Chapter9 brings us to the actual rolling sequences. The seventeen sequences include a global shear warm-up, sequences for the lower body (feet, ankles, knees, hips and buttocks), the spine (lower back, upper back and ribcage), the shoulders to fingers, the head and neck and lastly, three sequences that she calls back, front and side seam sequences. The author also encourages the user to play around with the sequences and the techniques and to find what works best for him, and perhaps to invent some of his own. Each sequence begins with an “embody map”, with illustrations of the major muscles that will be addressed, and photos of Ms. Miller pointing to the relevant bony landmarks on the skeleton model. She next presents a check-in section, followed by the sequence itself, and then a recheck section. The sequences are exceedingly easy to understand, almost as easy as a dvd. Each sequence contains several exercises and each exercise has written and photo instructions. With two to fifteen color photographs presenting each exercises like a video reel, thereby eliminating the need for any guess work, the sequences are pretty much idiot proof.

While not inexpensive, you definitely get bang for your buck. From the anatomy to the science overview to the breathing and posture sections and the hundreds (perhaps thousands?) of photos and illustrations, I am at a bit of a loss to come up with anything the author left out. For those that complain that there is too much information, the user does not have to read every word in the book, although I would recommend going through it at least once. After a few sessions, there is no need to even read the instructions that accompany the sequences, because there is an icon that shows what technique to use and the photographs are very clear and detailed. Everything about this book is meticulously designed to make it user friendly, the many color photographs, the large print, the different typefaces and color titles, as well as the glossary of terms. There are also appendices with recommended reading and viewing, including the websites as blogs of Thomas Meyers, Sue Hitzmann and Katy Bowman).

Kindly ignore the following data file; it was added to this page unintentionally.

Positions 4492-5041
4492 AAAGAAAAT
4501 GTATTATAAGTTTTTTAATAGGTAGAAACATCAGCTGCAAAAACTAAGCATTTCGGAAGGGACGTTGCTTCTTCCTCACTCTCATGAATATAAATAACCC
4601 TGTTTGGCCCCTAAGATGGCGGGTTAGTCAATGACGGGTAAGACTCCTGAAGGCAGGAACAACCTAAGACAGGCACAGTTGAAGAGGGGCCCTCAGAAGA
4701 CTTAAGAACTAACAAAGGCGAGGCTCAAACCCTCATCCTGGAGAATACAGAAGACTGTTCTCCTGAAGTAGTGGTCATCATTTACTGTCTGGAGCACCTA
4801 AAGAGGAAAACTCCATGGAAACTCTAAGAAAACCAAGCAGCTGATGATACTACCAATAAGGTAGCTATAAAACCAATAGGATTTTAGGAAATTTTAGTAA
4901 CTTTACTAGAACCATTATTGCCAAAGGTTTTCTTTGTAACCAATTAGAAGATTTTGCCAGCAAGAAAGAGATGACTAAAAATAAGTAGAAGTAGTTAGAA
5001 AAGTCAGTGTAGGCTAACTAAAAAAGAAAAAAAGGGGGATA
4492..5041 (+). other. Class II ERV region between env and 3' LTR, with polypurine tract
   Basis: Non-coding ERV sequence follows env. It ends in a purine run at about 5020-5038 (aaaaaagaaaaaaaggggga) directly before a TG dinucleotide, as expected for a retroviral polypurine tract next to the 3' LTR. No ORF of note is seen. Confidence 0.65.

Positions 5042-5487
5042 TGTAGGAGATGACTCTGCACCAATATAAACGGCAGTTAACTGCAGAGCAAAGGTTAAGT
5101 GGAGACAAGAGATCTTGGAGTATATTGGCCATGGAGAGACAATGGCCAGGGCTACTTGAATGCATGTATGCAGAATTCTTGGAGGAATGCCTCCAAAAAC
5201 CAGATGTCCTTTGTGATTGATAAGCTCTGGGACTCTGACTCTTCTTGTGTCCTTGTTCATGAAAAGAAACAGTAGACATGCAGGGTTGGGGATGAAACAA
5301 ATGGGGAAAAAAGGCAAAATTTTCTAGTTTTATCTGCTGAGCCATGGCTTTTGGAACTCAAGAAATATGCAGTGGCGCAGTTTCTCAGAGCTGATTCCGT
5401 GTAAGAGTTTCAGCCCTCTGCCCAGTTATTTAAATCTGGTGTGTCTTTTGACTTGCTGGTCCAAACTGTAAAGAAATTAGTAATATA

Does it work? I bought the balls long before the book came out and found them very useful for managing my battle with piriformis syndrome. I use them almost daily. I also use them to lessen some shoulder tension and pain. My tendency is to just use them here and there where I feel pain (these days, pretty much everywhere – the joys of aging..) and not to use any of the suggested sequences. After reading the testimonies in the book, some of which were nothing short of miraculous, I was motivated to try some of the techniques that I might not have ever attempted, for the fingers and for the neck and jaw and for the diaphragm. I did the neck release when I woke up one morning barely able to turn my head and was surprised to regain most of my mobility almost immediately. I did not try the coregeous ball at first. When I finally got around to doing it for purposes of this review, I found lying on the ball to be fairly unpleasant at first, but it did bring awareness to the breath and lessen tension in the chest and ribcage. When I tried the other sequences in full, I was mildly surprised to realize how much tension and sensitivity I had in other areas. I say mildly surprised because, as a pilates teacher , I am well aware how a problem in the foot or the jaw can have repercussions elsewhere in the body. I think that this book definitely has a place in the library of anyone suffering from chronic pain, as well as anyone who regularly practices a sport. It is an excellent complement to a pilates practice and a good gift for friends or family. I brought a ball with me on vacation and let my mother in law try it on her arthritic hands. I will send her a set of balls because I don’t want to part with mine!